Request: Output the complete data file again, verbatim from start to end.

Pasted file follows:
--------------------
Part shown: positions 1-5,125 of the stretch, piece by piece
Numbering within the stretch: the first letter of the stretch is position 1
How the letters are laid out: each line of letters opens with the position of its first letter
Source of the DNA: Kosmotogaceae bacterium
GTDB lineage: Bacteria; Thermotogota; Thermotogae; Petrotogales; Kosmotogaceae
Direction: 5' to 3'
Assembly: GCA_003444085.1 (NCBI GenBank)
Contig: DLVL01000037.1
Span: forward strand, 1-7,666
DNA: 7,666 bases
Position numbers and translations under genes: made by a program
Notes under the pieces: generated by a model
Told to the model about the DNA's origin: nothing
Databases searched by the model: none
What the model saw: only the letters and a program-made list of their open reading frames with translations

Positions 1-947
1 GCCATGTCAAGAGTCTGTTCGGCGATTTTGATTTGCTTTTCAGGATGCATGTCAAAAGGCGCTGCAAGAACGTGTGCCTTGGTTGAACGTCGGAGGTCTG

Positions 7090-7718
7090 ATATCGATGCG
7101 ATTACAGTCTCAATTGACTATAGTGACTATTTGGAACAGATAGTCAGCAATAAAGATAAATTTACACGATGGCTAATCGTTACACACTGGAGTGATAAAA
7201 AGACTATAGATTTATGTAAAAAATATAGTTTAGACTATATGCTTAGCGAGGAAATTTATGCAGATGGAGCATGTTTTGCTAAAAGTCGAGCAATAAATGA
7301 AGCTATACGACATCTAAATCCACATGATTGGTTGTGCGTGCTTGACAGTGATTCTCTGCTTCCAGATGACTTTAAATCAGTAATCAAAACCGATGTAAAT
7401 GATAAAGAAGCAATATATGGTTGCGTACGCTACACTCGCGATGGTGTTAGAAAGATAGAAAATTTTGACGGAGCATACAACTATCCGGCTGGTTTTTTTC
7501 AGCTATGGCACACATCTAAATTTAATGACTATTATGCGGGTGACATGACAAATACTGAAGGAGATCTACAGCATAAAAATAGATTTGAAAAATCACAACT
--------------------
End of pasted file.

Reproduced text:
Part shown: positions 1-5,125 of the stretch, piece by piece
Numbering within the stretch: the first letter of the stretch is position 1
How the letters are laid out: each line of letters opens with the position of its first letter
Source of the DNA: Kosmotogaceae bacterium
GTDB lineage: Bacteria; Thermotogota; Thermotogae; Petrotogales; Kosmotogaceae
Direction: 5' to 3'
Assembly: GCA_003444085.1 (NCBI GenBank)
Contig: DLVL01000037.1
Span: forward strand, 1-7,666
DNA: 7,666 bases
Position numbers and translations under genes: made by a program
Notes under the pieces: generated by a model
Told to the model about the DNA's origin: nothing
Databases searched by the model: none
What the model saw: only the letters and a program-made list of their open reading frames with translations

Positions 1-947
1 GCCATGTCAAGAGTCTGTTCGGCGATTTTGATTTGCTTTTCAGGATGCATGTCAAAAGGCGCTGCAAGAACGTGTGCCTTGGTTGAACGTCGGAGGTCTG

Positions 7090-7718
7090 ATATCGATGCG
7101 ATTACAGTCTCAATTGACTATAGTGACTATTTGGAACAGATAGTCAGCAATAAAGATAAATTTACACGATGGCTAATCGTTACACACTGGAGTGATAAAA
7201 AGACTATAGATTTATGTAAAAAATATAGTTTAGACTATATGCTTAGCGAGGAAATTTATGCAGATGGAGCATGTTTTGCTAAAAGTCGAGCAATAAATGA
7301 AGCTATACGACATCTAAATCCACATGATTGGTTGTGCGTGCTTGACAGTGATTCTCTGCTTCCAGATGACTTTAAATCAGTAATCAAAACCGATGTAAAT
7401 GATAAAGAAGCAATATATGGTTGCGTACGCTACACTCGCGATGGTGTTAGAAAGATAGAAAATTTTGACGGAGCATACAACTATCCGGCTGGTTTTTTTC
7501 AGCTATGGCACACATCTAAATTTAATGACTATTATGCGGGTGACATGACAAATACTGAAGGAGATCTACAGCATAAAAATAGATTTGAAAAATCACAACT